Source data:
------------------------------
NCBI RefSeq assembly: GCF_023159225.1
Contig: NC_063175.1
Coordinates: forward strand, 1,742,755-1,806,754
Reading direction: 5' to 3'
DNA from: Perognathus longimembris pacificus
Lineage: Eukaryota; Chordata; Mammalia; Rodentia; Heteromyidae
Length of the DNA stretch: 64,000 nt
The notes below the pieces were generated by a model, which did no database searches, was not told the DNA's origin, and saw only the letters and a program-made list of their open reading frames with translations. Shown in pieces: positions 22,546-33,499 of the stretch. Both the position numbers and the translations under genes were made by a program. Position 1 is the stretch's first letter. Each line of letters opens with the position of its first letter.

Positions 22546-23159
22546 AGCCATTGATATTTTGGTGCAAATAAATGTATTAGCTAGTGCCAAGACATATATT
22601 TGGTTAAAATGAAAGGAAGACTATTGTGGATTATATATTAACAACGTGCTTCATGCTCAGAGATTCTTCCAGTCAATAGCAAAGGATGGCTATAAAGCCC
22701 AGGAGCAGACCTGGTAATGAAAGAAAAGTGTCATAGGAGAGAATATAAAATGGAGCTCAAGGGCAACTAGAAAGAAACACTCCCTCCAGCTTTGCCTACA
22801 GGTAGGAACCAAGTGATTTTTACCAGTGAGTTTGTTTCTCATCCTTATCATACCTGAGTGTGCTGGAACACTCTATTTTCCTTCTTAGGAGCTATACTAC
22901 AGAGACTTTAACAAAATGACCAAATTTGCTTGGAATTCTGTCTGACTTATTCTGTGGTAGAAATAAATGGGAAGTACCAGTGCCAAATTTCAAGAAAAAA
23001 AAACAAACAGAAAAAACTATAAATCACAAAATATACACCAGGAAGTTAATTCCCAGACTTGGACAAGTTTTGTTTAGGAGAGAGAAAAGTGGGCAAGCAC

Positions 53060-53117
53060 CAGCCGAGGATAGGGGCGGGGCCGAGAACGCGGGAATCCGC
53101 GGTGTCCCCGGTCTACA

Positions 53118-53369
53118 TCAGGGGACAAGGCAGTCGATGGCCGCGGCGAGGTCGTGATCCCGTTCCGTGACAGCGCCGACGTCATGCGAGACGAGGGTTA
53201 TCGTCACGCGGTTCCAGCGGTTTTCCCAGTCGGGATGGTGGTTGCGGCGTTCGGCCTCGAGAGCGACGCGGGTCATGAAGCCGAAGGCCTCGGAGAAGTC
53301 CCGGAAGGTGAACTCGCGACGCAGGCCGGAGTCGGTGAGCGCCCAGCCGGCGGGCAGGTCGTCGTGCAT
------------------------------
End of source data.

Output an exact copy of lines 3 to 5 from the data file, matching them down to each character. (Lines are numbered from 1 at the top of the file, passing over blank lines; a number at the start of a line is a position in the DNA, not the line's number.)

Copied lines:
Coordinates: forward strand, 1,742,755-1,806,754
Reading direction: 5' to 3'
DNA from: Perognathus longimembris pacificus